The fourth timeline is lapse of horror as Tirek rampages across all of Equestria, seemingly unopposed. Knowing her powers are ordinarily unmatched by Tirek’s, Twilight Sparkle wastes no time and gets out of here fast.

Obligatory speculation paragraph: This timeline largely went the same as usual, with one main difference: Moondancer replaced Twilight’s role in the Mane 6, down to having hatched Spike’s egg, and she was considered the element of magic. She and the rest of the Mane 6 successfully defeated Nightmare Moon, Discord, and King Sombra, and Discord was later unfrozen and reformed. As for Queen Chrysalis, this timeline’s Mane 6 were invited to Shining Armor and Cadance’s wedding because Moondancer knew them as a filly, but Twilight Sparkle was still the one who thought Cadance was evil and rescued the real Cadance. The crucial difference is that due to predestination, Moondancer never became an alicorn princess. This means her horn couldn’t store enough magic to face Tirek head-on, and now he’s freely rampaging.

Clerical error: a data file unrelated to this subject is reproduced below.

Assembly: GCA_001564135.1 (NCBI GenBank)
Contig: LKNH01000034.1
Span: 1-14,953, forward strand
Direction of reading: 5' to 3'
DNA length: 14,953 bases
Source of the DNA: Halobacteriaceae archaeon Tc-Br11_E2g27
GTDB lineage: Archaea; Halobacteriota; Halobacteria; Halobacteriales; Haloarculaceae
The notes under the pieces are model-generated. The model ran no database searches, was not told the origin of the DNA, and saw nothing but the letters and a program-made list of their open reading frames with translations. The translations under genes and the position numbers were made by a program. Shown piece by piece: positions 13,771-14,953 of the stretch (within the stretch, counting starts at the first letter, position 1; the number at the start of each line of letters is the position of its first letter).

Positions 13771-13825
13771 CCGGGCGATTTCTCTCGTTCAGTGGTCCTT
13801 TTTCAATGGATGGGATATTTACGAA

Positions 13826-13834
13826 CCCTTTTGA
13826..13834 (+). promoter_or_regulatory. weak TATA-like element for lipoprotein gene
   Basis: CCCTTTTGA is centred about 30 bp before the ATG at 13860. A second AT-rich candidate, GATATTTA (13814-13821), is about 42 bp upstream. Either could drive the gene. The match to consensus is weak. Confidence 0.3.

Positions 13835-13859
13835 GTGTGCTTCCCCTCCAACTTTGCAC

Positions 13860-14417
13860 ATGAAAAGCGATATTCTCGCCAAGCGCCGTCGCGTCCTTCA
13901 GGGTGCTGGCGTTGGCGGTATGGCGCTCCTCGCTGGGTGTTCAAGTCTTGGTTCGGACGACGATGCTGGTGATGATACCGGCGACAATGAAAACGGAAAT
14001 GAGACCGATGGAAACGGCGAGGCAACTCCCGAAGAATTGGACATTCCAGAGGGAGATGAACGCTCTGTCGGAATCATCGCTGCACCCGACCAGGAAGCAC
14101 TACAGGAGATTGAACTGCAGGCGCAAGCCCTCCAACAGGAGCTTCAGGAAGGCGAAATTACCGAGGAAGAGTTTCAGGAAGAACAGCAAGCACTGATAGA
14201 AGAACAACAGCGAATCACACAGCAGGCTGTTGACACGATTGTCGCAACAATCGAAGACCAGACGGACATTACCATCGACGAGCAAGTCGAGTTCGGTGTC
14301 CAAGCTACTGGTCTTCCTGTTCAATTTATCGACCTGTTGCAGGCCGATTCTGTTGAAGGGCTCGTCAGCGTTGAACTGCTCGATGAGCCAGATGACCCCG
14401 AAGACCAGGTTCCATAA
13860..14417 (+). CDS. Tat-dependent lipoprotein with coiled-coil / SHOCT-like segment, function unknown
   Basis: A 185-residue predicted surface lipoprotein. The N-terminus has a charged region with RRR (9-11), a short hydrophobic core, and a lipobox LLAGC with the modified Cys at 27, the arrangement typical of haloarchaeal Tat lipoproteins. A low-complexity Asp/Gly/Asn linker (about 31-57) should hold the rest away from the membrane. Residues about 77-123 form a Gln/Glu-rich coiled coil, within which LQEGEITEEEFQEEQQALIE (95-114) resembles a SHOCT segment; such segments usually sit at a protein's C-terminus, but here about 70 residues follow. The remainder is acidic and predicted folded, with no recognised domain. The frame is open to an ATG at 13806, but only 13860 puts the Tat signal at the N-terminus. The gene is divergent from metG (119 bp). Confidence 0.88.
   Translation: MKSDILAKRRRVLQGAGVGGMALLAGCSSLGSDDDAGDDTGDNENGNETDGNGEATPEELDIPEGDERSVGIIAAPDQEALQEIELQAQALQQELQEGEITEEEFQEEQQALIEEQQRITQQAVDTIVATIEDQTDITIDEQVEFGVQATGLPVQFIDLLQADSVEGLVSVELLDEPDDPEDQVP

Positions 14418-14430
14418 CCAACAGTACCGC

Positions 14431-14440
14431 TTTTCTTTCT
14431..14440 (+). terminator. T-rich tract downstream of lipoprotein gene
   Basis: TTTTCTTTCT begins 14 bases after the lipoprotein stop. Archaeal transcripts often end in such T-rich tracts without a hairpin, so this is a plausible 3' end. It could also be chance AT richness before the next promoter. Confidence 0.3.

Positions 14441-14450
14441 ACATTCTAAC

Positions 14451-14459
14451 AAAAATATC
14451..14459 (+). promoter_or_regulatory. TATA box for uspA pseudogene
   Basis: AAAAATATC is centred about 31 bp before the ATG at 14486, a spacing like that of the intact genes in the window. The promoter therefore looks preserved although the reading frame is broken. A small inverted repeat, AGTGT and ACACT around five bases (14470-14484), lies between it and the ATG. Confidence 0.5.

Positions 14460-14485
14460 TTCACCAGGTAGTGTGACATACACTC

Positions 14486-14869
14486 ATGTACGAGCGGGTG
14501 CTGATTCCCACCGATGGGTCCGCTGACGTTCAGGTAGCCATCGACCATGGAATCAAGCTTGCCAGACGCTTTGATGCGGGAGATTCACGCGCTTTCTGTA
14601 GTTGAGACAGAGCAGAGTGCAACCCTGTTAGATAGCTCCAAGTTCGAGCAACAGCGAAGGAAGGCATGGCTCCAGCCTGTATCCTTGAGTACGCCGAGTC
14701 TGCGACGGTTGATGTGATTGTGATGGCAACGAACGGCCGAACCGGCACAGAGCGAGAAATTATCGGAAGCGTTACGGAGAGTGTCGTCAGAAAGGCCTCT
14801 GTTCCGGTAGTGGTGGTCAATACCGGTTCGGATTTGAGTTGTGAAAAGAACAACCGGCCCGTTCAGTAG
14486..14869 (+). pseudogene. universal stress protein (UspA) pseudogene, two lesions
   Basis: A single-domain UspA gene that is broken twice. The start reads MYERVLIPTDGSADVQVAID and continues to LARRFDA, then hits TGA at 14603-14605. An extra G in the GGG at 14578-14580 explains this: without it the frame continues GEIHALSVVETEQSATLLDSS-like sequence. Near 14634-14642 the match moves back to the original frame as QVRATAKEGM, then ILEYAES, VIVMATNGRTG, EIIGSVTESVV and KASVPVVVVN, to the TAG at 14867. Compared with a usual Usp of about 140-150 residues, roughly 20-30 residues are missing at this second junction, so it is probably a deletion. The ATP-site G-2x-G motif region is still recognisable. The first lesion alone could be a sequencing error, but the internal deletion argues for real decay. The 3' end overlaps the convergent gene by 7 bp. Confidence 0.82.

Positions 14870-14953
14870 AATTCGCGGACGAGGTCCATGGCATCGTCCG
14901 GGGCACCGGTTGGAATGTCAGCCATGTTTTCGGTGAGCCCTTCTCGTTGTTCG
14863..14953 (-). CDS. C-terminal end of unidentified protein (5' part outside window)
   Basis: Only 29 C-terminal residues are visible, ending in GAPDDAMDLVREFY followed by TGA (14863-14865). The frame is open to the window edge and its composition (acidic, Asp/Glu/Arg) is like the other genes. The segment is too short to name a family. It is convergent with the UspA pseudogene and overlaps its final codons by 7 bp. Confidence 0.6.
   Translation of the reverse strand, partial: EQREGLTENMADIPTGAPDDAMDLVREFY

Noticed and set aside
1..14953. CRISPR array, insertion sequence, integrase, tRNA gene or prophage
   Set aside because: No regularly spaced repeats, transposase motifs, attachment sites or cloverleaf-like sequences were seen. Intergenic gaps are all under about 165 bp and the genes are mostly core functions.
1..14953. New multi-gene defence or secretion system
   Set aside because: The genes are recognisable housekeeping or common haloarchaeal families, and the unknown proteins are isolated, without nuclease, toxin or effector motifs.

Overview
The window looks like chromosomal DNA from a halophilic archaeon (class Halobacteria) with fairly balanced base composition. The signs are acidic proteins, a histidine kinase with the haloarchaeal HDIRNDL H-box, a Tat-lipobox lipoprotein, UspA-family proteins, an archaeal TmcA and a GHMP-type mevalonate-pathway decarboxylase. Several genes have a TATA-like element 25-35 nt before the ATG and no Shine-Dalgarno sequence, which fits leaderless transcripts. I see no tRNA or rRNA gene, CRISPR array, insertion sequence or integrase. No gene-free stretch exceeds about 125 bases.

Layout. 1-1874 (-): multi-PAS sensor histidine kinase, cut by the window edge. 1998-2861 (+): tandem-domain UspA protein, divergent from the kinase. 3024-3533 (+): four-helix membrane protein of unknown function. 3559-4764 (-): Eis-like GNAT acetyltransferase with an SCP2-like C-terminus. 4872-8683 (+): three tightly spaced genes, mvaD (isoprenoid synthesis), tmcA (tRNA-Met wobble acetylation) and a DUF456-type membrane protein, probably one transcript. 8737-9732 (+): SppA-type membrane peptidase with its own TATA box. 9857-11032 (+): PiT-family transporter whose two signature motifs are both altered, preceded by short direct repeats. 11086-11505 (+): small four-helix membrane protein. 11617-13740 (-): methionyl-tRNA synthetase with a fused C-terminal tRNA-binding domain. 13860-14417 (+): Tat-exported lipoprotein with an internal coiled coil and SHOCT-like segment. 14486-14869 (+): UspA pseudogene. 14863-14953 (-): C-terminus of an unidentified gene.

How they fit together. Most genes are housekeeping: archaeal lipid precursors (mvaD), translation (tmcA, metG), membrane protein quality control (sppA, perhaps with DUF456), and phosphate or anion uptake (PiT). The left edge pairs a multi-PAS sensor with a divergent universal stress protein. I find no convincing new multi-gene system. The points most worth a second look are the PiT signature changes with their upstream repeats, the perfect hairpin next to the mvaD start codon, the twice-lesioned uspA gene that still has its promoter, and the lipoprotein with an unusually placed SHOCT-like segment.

Here’s an unnerving thought: imagine young Rainbow Dash being frozen inside this crystal forever.

The next timeline is caused when Twilight Sparkle tries to shoot Starlight Glimmer, but she misses and instead freezes Rainbow Dash. I think Starlight Glimmer purposely aligned herself so that she’d be directly between Rainbow Dash’s position and where Twilight Sparkle would arrive, which is clever of her and shows how much she has Twilight cornered.

On the top right is the same loony background pony who briefly appeared in The Return of Harmony.

Timeline number five is a lapse of hilarity with Discord in charge, forcing Celestia and Luna to act as clowns… wait, Luna?

Yes, this is the only timeline where we see regular old Luna alive, which presents a conundrum for speculating how this timeline came to be. If Nightmare Moon was defeated and reformed using the Elements of Harmony, then why wasn’t Discord? Here’s an idea: in this timeline, Nightmare Moon was defeated a different way.